Four U.S. Senators Friday urged the Federal Trade Commission to investigate social video app TikTok for allegedly collecting personal information from children younger than 13, in violation of federal privacy law and a recent consent decree.
“Federal privacy laws, regulations promulgated under those laws, and consent decrees resulting from privacy violations are effective only if they are vigorously enforced,” Sens. Ed Markey (D-Massachusetts), Josh Hawley (R-Missouri), Richard Blumenthal (D-Connecticut) and Marsha Blackburn (R-Tennessee) say in a letter to the FTC.
“As the ongoing public health crisis continues to catalyze children’s increased tech use, the FTC must increase its attention to the dangers that minors encounter online, including the manipulation of kids’ attention and their data for advertising dollars,” the lawmakers add.
Their letter comes one day after 14 House Democrats made a similar request.
“TikTok has a clear record of failing to adequately protect young users’ privacy,” the senators write, noting that the FTC recently prosecuted TikTok for allegedly violating the Children's Online Privacy Protection Act.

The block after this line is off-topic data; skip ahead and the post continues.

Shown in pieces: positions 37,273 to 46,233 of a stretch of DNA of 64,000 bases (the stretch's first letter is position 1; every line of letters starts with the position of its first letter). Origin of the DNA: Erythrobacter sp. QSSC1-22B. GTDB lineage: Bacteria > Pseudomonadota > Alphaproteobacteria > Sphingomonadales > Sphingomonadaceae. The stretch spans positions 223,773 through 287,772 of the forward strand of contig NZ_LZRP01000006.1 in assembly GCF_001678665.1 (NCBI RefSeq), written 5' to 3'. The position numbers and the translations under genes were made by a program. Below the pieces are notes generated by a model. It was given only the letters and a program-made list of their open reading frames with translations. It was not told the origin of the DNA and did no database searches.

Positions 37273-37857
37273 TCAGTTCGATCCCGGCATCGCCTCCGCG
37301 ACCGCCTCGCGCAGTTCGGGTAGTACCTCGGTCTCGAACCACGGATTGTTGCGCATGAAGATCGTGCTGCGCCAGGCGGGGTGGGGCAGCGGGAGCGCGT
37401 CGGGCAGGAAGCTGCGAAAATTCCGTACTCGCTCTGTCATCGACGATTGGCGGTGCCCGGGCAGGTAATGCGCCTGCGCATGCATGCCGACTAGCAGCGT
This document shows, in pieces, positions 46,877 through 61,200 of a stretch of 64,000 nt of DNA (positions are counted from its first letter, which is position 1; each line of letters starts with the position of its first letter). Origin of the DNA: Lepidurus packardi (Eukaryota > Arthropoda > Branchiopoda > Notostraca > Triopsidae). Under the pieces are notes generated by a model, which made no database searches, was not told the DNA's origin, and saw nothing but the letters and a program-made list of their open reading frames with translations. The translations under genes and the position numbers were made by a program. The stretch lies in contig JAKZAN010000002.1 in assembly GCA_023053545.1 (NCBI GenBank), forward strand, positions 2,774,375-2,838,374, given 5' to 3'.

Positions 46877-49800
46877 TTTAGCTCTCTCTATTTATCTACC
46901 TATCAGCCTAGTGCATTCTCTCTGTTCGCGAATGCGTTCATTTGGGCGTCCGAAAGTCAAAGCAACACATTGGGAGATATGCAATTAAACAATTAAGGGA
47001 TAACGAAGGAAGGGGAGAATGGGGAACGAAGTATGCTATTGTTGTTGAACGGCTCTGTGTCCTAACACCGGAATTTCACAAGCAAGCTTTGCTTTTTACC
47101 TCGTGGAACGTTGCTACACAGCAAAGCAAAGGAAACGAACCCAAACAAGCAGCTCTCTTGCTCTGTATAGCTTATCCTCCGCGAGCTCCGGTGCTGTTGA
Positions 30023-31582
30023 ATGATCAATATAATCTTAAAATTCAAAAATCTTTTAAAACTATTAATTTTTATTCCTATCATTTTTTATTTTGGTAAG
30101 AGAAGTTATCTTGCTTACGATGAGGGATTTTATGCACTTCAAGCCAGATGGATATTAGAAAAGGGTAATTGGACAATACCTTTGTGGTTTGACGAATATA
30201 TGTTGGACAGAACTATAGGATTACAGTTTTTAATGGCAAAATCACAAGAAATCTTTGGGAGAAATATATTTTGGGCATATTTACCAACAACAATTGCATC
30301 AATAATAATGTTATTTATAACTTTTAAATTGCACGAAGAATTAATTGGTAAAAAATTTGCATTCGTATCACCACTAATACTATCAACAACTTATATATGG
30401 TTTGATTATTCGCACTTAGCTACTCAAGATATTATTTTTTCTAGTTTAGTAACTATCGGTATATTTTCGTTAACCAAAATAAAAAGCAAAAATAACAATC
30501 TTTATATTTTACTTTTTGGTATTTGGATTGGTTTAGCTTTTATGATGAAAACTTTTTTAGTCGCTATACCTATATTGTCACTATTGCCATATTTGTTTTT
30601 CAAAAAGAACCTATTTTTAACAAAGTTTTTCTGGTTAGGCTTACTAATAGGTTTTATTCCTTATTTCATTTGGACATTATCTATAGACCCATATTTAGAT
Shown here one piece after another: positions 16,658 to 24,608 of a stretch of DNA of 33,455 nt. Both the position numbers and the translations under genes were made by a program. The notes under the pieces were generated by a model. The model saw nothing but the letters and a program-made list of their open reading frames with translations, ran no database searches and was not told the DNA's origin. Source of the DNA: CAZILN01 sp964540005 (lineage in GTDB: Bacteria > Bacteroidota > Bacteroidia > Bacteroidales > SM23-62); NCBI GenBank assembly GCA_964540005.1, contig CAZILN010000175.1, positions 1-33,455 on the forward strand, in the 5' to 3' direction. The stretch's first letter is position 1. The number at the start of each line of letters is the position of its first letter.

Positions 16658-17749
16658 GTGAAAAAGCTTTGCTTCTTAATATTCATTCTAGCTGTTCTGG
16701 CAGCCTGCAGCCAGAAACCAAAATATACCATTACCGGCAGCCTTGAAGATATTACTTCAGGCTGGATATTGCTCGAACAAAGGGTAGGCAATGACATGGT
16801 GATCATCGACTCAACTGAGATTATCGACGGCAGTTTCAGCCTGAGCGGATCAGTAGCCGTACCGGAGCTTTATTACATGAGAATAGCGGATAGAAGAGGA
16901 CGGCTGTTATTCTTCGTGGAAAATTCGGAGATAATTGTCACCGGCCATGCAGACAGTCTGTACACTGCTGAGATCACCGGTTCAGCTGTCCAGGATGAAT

That law prohibits website operators from knowingly collecting personal information form children under 13, without parental consent.
TikTok settled with the FTC last year by agreeing to pay $5.7 million, and to delete all videos created by children ages 12 and younger.
In May, the Campaign for a Commercial-Free Childhood, Center for Digital Democracy and other organizations alleged in an FTC complaint that TikTok is continuing to collect data from children.
The senators refer to that complaint, writing that the advocacy groups presented “damaging evidence to suggest that TikTok likely violated the FTC consent decree and may have further infringed upon child users’ privacy.”
“Faced with compelling evidence that this wildly popular social media platform is blatantly flouting binding U.S. privacy rules, the FTC should move swiftly to launch an investigation and forcefully hold violators accountable for their conduct,” the lawmakers add.